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Saturday, September 10, 2011

Ancient kingdom Asia Minor / SUN 9-11-11 / Death in Dresden / L'shanah Rosh Hashana greeting / Ad-filled weekly / Alabama speedway locale

Constructor: Kay Anderson

Relative difficulty: Medium-Challenging

THEME: "Cornered" — theme answers bend at ninety degree angle. First part of the answer (before the bend) looks like a self-standing word, and the second part (after the bend) is clued as its own, self-standing word.


Word of the Day: RENIN (47D: Enzyme regulating blood fluid and pressure) —
Renin [...] also known as an angiotensinogenase, is an enzyme that participates in the body's renin-angiotensin system (RAS) -- also known as the Renin-Angiotensin-Aldosterone Axis -- that mediates extracellular volume (i.e., that of the blood plasma, lymph and interstitial fluid), and arterial vasoconstriction. Thus, it regulates the body's mean arterial blood pressure. (wikipedia)
• • •

Took me a little bit to catch on—saw that BRASS was in the "corner" of the puzzle and thought that was relevant (it wasn't). Then noticed that STRAW was missing its HAT just as BRASS was missing its TACKS (or KNUCKLE) — closer. Somehow I noticed that STRAW + WHAT = STRAWHAT, and that was that. I knew the theme. Rest of the grid just involved figuring out the others. I found the theme a little dull—I've seen stuff like this before, and nothing really held this together besides the turns (and the bonus "each side of the angle forms a separate word" thingie). There's some very creative fill in here — DEWY-EYED, JOHN GALT (95A: Ayn Rand protagonist), SKETCH OUT, PAN GRAVY (13D: Roast go-with), and "HERE WE GO" all stand out. There's also some "holy CRAP!" fill (IODIC, CETUS, RENIN, TOVAH) and then some "... Really?" fill (STAYER? ROSTERED? TROUPER?). I found the northern center — the whole HUNCH OVER section — really hard. CETUS, no. RENIN, no. Had D blank TEN and had no idea what that next letter was (53D: Classic McDonnell Douglas aircraft). Clue on NINE is absurdly hard (68D: "The ___ Tailors," Dorothy L. Sayers mystery). Very, very rough going through there. Mostly, though, I thought this was a fine, mildly entertaining work-out.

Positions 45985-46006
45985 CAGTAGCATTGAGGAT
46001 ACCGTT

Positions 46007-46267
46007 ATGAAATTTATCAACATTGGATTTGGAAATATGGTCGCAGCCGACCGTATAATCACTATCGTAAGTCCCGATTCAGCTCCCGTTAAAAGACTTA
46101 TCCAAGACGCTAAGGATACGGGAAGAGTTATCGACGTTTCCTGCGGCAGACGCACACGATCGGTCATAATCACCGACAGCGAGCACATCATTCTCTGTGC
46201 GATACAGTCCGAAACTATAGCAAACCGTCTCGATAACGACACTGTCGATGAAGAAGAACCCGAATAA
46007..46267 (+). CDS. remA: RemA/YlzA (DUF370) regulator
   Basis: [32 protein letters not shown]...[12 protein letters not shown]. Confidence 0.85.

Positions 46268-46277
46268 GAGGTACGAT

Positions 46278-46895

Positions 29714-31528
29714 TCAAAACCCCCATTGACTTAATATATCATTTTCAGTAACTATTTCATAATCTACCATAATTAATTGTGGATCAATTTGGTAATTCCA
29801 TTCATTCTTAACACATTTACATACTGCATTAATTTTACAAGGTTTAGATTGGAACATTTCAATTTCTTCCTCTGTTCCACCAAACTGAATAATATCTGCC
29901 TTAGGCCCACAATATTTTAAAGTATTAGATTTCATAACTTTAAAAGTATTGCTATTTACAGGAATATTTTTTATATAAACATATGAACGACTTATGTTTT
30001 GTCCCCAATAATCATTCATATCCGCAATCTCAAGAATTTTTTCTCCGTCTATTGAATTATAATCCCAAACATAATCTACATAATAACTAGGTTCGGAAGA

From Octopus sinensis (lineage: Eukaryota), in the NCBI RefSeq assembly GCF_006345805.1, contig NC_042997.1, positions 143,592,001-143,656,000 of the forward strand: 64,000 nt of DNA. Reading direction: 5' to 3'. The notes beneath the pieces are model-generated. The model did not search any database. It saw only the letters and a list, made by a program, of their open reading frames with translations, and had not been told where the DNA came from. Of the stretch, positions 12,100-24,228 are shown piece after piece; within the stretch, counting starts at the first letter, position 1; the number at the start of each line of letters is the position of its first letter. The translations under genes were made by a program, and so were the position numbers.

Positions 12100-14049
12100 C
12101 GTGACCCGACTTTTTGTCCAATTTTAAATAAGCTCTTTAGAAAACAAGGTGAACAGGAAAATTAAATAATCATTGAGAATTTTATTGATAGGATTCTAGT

Theme answers:
  • 1A: *Nitty-gritty, as of negotiations (BRASSTACKS)
  • 6A: *Boater (STRAWHAT)
  • 14A: *Title figure in an Aesop fable (GRASSHOPPER)
  • 58A: *Work on at a desk, say (HUNCHOVER)
  • 77A: *Bracket shape (RIGHTANGLE)
  • 107D: *It's pitched for a large audience (CIRCUSTENT)
  • 35D: *Ernest and Julio Gallo product (MERLOTWINE) — wow, didn't notice this was theme until just now. Who is going to notice that MERLOT isn't a complete answer UNTO itself??
  • 57D: *Usual amount to pay (GOINGRATE)
  • 95D: *Part of a boxer's training (JUMPINGROPE)
  • 117D: *Common secret (PASSWORD)
I know RABAT as an African capital, but not a "royal African capital." I guess if it's a kingdom, then its capital is royal. Strangely, I wrote in CAIRO there. ACCRA also fits. Neither of those are "royal," but hey, look at me, I know 5-letter African capitals. Thought Susan was a SANDBERG at first. That's Ryne. Ryne is a Sandberg. Susan is a STAMBERG (55A: Susan of NPR). I know about Death in Dresden (or any other Germanic place) because of R. Strauss's "TOD und Verklärung," which is the work of classical music of which I own the most copies.